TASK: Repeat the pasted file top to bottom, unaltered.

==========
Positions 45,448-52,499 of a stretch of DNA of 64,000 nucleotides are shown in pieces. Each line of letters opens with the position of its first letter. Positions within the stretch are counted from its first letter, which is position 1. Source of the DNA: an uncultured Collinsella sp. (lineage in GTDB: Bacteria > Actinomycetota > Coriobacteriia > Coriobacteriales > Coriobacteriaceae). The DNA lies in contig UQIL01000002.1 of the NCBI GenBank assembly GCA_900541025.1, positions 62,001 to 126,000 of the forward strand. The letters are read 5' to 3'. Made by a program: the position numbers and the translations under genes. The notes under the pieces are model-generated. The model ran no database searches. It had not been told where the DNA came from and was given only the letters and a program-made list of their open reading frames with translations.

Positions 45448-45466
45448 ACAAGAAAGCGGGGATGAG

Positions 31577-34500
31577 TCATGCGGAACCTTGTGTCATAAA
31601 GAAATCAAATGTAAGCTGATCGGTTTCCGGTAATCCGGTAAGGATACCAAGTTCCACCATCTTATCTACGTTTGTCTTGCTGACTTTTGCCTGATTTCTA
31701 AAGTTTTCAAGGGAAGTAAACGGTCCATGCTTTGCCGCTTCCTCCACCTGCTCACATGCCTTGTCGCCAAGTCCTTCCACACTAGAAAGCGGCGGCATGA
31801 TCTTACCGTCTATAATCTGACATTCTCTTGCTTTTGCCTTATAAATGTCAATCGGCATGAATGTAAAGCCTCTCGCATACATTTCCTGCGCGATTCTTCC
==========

Positions 45,448-52,499 of a stretch of DNA of 64,000 nucleotides are shown in pieces. Each line of letters opens with the position of its first letter. Positions within the stretch are counted from its first letter, which is position 1. Source of the DNA: an uncultured Collinsella sp. (lineage in GTDB: Bacteria > Actinomycetota > Coriobacteriia > Coriobacteriales > Coriobacteriaceae). The DNA lies in contig UQIL01000002.1 of the NCBI GenBank assembly GCA_900541025.1, positions 62,001 to 126,000 of the forward strand. The letters are read 5' to 3'. Made by a program: the position numbers and the translations under genes. The notes under the pieces are model-generated. The model ran no database searches. It had not been told where the DNA came from and was given only the letters and a program-made list of their open reading frames with translations.

Positions 45448-45466
45448 ACAAGAAAGCGGGGATGAG

Positions 31577-34500
31577 TCATGCGGAACCTTGTGTCATAAA
31601 GAAATCAAATGTAAGCTGATCGGTTTCCGGTAATCCGGTAAGGATACCAAGTTCCACCATCTTATCTACGTTTGTCTTGCTGACTTTTGCCTGATTTCTA
31701 AAGTTTTCAAGGGAAGTAAACGGTCCATGCTTTGCCGCTTCCTCCACCTGCTCACATGCCTTGTCGCCAAGTCCTTCCACACTAGAAAGCGGCGGCATGA
31801 TCTTACCGTCTATAATCTGACATTCTCTTGCTTTTGCCTTATAAATGTCAATCGGCATGAATGTAAAGCCTCTCGCATACATTTCCTGCGCGATTCTTCC